Perhaps the young photographer enjoyed aeronautics as well. Not only did he shoot images of private racing planes now posted on the Internet, he also served as an aerial and ground photographer for the exclusive Hollywoodland development. Some of these images show overhead shots looking at the Mulholland Dam and the tract, others reveal the interiors or exteriors of estates. The M.H.Sherman Collection at the M.H. Sherman Library in Corona Del Mar possesses receipts from van Rossem documenting his work for the real estate company
Perhaps hard work with little profit drained van Rossem. The May 1933 American Cinematographer magazine reported that he had sold his studio to William A. Rees, with a name change to the van Rossem-Rees Studio. City directories and newspaper stories show him leaving photography to enter the more steady field of dentistry manufacturing. A 1932 ad reported that he served as vice president of Surgident Ltd. and selling Orasorb, Surgident and Oranold dental supplies while serving as the stillsman for a stamp collectors magazine.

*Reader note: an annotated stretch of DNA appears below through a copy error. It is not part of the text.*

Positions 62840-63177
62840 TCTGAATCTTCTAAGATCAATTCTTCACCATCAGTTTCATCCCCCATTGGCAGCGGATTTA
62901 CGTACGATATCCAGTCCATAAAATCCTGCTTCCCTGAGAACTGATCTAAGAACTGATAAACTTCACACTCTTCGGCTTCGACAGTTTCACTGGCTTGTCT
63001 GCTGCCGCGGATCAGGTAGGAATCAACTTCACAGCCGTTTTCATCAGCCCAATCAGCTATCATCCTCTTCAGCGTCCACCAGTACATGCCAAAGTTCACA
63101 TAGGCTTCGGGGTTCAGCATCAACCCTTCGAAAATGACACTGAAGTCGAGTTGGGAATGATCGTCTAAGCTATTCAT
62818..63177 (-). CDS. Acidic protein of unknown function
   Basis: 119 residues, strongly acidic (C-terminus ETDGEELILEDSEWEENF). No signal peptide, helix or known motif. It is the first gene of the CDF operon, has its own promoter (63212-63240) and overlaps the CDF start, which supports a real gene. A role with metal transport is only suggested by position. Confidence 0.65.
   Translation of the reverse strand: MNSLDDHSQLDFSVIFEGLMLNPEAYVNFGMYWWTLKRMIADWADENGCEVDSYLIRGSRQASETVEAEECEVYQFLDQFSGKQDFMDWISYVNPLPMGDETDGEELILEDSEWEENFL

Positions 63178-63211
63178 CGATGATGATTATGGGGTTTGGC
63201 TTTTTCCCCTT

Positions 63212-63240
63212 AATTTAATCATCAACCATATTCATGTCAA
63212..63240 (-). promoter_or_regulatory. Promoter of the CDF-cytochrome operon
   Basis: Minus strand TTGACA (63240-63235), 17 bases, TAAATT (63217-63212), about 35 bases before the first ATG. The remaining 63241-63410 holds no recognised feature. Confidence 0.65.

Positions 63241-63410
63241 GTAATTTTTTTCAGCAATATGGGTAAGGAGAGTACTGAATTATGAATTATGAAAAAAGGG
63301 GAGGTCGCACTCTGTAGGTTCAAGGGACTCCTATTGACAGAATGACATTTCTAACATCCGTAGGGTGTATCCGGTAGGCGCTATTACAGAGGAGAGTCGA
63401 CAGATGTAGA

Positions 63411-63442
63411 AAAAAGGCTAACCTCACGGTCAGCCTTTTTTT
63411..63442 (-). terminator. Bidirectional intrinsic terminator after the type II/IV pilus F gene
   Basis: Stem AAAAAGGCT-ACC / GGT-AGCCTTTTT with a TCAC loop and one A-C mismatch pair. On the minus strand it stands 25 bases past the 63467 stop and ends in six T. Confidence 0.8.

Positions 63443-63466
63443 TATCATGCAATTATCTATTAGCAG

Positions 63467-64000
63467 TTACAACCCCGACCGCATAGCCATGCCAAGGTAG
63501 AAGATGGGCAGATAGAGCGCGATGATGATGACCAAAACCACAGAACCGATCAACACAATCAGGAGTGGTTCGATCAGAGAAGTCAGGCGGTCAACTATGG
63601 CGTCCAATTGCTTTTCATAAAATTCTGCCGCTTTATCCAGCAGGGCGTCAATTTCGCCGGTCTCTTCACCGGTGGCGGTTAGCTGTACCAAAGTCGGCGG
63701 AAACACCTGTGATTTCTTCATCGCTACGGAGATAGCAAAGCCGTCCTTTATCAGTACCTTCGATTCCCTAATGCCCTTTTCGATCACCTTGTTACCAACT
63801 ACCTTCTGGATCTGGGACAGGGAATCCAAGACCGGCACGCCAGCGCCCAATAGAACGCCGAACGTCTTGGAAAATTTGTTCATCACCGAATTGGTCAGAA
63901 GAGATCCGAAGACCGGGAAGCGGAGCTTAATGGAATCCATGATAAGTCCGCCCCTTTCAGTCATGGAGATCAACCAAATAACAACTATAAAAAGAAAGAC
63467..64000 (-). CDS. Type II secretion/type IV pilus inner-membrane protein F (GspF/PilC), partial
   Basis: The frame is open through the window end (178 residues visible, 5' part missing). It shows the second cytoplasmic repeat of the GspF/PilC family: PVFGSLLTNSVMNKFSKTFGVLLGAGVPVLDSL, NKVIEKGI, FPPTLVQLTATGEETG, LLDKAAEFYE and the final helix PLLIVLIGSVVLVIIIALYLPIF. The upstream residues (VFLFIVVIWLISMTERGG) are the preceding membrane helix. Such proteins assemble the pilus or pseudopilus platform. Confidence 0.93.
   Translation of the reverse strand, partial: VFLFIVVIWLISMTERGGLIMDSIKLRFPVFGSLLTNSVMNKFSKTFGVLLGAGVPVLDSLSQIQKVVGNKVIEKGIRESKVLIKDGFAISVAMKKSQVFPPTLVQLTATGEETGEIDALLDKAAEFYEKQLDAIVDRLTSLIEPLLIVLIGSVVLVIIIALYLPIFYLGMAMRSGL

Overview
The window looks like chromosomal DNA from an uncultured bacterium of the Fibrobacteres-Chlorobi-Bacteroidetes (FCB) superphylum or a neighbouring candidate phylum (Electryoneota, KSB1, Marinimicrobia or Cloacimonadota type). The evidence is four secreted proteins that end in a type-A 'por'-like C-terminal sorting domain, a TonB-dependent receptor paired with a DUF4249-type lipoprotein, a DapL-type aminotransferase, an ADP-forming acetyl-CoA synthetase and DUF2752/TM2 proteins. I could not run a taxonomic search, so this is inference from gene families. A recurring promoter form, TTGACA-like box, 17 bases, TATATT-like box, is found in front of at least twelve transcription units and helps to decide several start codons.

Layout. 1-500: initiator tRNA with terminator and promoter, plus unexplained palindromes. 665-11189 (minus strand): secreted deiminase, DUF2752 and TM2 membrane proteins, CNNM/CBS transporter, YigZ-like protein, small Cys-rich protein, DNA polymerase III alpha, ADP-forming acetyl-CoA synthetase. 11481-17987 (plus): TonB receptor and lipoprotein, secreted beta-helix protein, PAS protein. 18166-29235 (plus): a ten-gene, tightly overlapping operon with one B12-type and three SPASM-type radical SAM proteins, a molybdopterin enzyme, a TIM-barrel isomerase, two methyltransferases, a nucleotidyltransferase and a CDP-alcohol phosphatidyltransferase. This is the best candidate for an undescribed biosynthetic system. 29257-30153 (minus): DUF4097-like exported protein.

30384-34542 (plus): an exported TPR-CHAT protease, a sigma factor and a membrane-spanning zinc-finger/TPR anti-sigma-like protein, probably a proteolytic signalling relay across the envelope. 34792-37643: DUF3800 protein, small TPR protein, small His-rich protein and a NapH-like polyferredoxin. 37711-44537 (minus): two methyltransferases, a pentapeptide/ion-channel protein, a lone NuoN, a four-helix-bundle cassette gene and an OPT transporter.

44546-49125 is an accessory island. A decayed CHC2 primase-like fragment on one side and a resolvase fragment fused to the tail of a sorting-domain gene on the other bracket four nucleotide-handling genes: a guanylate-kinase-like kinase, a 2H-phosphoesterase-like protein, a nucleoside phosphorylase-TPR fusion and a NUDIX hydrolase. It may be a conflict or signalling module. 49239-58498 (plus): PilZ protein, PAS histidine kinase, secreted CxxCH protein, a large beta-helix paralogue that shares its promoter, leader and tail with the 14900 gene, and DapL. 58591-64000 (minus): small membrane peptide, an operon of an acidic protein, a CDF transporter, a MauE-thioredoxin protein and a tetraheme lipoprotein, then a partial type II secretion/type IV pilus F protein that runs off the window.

By 1935, machinery patents with his name also appear, suggesting van Rossem also worked as a tinkerer in his spare time. The January 1938 issue of Chemical Industries stated that he was attempting to “manufacture photographic color plates; dye toning a bleached silver photographic image in a solution containing an iron blue dye.” Even though no longer working full time as a photographer, van Rossem continued experimenting with his artistry and helping develop new equipment and styling, finding happiness and skill in shooting and making photographs. van Rossem passed away in 1980.
A Schellenberg portrait of Jack Hoxie, 1925.
Born February 21,1883, in California, Maurice Otto Schellenberg spent the vast majority of his life in the San Diego area, the son of a German father and a mother from California. Little can be found of him, but San Diego city directories show him working as a photographer by the early 1900s. The 1910 census stated Schellenberg owned his own photographic studio, from which he would have shot portraits of individuals, or visited locations to shoot images of buildings, meetings and the like.